A modular home is a home that is built off site in sections, or “modules,” and then moved and assembled on-site.
Roughly 70 to 85 percent of a modular home is produced in a controlled factory environment. The boxes are then shipped on trucks and assembled at the home site using a crane. Once assembled, the home is permanent; it is not moveable in the way that mobile homes are. This is very different than a mobile home which is entirely (or almost entirely) built off-site and then shipped to its final destination.
Modular homes are typically produced and delivered within four to 12 weeks of the initial order. Because homes are constructed so quickly, lending institutions have structured their loans to provide about 35 percent up front for the foundation and building of the house, and the rest when construction has been completed.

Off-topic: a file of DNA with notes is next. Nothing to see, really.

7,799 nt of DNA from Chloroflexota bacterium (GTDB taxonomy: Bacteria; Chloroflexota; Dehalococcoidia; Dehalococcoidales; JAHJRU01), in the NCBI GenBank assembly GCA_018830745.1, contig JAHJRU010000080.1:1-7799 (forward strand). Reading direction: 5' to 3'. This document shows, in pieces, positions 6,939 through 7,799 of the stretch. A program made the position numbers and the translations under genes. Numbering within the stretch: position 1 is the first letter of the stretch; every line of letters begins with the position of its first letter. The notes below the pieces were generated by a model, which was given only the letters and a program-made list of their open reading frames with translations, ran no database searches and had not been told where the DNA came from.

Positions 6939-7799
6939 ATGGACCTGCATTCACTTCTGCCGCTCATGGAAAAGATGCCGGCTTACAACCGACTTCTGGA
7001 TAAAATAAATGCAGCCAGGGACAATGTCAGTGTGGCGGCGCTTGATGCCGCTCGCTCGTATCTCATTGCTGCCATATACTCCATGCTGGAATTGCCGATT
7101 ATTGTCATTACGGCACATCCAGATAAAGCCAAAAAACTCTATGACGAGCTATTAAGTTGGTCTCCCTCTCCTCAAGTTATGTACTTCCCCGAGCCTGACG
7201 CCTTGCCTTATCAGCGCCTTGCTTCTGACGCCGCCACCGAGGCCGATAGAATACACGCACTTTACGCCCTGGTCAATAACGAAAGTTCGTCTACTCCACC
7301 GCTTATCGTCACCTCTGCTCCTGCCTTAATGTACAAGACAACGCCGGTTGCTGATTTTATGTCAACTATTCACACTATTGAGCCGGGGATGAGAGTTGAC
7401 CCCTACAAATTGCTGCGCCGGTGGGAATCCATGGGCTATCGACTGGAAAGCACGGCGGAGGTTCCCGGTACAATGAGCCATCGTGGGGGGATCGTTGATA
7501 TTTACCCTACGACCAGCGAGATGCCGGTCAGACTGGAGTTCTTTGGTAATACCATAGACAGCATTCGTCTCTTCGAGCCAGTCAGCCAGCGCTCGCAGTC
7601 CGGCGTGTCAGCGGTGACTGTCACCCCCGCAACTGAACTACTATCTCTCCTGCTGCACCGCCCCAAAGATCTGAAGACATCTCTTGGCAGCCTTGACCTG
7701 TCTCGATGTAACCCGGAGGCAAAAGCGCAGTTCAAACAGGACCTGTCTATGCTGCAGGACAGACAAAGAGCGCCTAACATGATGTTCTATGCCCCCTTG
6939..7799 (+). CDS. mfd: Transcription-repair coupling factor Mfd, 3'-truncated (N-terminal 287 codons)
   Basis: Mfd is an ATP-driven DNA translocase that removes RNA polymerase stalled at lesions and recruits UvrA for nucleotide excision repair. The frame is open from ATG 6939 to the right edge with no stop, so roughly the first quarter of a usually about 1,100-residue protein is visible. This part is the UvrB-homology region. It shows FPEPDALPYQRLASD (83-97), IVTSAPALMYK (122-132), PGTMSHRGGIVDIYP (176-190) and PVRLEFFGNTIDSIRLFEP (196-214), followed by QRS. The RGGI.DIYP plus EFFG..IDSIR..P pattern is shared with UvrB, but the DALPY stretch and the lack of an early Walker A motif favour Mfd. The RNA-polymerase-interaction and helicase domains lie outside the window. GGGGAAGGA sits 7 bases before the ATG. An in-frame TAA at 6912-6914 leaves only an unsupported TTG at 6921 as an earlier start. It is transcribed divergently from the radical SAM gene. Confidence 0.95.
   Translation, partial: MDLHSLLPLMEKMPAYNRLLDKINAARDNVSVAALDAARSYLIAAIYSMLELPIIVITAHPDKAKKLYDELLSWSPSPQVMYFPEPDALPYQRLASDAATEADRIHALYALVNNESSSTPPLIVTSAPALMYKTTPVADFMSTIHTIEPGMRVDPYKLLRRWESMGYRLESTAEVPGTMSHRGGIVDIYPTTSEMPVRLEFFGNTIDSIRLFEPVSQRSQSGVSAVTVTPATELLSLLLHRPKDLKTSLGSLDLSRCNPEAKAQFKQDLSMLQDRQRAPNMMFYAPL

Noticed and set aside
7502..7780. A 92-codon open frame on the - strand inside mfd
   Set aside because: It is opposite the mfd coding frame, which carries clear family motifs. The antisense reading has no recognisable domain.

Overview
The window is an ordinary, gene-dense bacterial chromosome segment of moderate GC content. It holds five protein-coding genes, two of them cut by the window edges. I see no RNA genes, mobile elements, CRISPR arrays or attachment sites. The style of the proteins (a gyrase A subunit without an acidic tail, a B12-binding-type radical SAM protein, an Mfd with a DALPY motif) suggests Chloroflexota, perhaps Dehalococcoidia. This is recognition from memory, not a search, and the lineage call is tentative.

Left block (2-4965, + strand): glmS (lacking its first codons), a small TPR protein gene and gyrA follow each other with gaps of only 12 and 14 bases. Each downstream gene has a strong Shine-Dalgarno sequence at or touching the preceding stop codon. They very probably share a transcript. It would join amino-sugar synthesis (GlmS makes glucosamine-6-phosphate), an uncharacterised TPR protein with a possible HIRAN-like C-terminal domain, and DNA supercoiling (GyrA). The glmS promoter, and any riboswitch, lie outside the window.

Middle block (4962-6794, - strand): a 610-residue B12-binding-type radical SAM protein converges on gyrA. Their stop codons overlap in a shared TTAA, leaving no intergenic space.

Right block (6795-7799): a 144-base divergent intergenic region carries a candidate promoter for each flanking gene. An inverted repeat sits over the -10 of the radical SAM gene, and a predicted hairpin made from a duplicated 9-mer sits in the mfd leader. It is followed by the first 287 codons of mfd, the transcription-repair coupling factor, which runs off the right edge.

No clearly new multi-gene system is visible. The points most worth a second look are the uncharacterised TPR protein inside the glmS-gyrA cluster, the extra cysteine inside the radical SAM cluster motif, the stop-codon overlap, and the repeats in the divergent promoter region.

Modular homes must conform to the Uniform Building Code (UBC), which is a higher standard than the HUD code that regulates mobile homes.
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Because modular homes are constructed in a controlled environment, risk of accidents and mistakes are lowered, and the end-product and estimated time frame are more consistent with original construction plans. A controlled environment also eliminates the common problem of “sick building syndrome” or toxic mold because the material is never wet, snowed on or rained on.
Modular home construction frequently incorporates energy efficient designs.